Now another scenario: Suppose it’s not just me. Suppose that several people of your acquaintance, including people who you’re pretty sure don’t know each other, all tell you that they have dragons in their garages–but in every case the evidence is maddeningly elusive. All of us admit we’re disturbed at being gripped by so odd a conviction so ill-supported by the physical evidence. None of us is a lunatic. We speculate about what it would mean if invisible dragons were really hiding out in garages all over the world, with us humans just catching on. I’d rather it not be true, I tell you. But maybe all those ancient European and Chinese myths about dragons weren’t myths at all.

Gratifyingly, some dragon-size footprints in the flour are now reported. But they’re never made when a skeptic is looking. An alternative explanation presents itself. On close examination it seems clear that the footprints could have been faked. Another dragon enthusiast shows up with a burnt finger and attributes it to a rare physical manifestation of the dragon’s fiery breath. But again, other possibilities exist. We understand that there are other ways to burn fingers besides the breath of invisible dragons. Such “evidence”–no matter how important the dragon advocates consider it–is far from compelling. Once again, the only sensible approach is tentatively to reject the dragon hypothesis, to be open to future physical data, and to wonder what the cause might be that so many apparently sane and sober people share the same strange delusion.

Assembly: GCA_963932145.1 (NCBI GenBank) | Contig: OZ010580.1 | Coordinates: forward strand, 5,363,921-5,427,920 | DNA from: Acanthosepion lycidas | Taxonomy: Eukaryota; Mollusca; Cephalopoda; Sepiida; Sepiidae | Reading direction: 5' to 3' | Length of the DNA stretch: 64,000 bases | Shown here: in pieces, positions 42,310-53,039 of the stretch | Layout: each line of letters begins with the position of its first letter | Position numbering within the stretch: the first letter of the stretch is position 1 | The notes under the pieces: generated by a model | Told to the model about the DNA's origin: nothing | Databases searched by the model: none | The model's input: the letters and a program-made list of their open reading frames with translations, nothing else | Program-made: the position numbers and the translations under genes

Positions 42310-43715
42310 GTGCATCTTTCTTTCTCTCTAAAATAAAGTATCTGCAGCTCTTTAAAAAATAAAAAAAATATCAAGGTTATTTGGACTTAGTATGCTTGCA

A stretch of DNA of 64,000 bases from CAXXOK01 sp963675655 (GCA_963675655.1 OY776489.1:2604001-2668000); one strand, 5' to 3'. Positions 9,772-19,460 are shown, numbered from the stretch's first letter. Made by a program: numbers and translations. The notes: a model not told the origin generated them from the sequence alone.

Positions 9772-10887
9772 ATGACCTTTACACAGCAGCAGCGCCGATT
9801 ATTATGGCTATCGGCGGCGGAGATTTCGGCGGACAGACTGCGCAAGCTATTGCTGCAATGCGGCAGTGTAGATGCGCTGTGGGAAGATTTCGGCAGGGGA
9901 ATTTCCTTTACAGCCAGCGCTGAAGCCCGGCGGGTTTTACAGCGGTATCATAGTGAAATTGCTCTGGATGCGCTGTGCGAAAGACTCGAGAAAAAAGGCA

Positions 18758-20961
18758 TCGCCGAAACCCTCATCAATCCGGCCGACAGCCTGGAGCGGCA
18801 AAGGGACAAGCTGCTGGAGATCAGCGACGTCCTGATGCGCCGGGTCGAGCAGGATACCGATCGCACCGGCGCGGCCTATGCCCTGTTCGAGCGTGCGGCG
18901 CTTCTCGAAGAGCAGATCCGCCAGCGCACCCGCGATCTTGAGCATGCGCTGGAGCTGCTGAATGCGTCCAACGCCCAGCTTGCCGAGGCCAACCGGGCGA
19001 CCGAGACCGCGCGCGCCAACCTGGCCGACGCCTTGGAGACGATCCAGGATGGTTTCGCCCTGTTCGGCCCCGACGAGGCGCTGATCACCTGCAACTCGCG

Fantastic, isn’t it? Using his renowned ability to instruct and correct kindly and sympathetically, and without the frustrated emotion and insults that many of us succumb to, he manages to illustrate and educate this point brilliantly. A true humanist, skeptic, educator and ambassador for science and reason.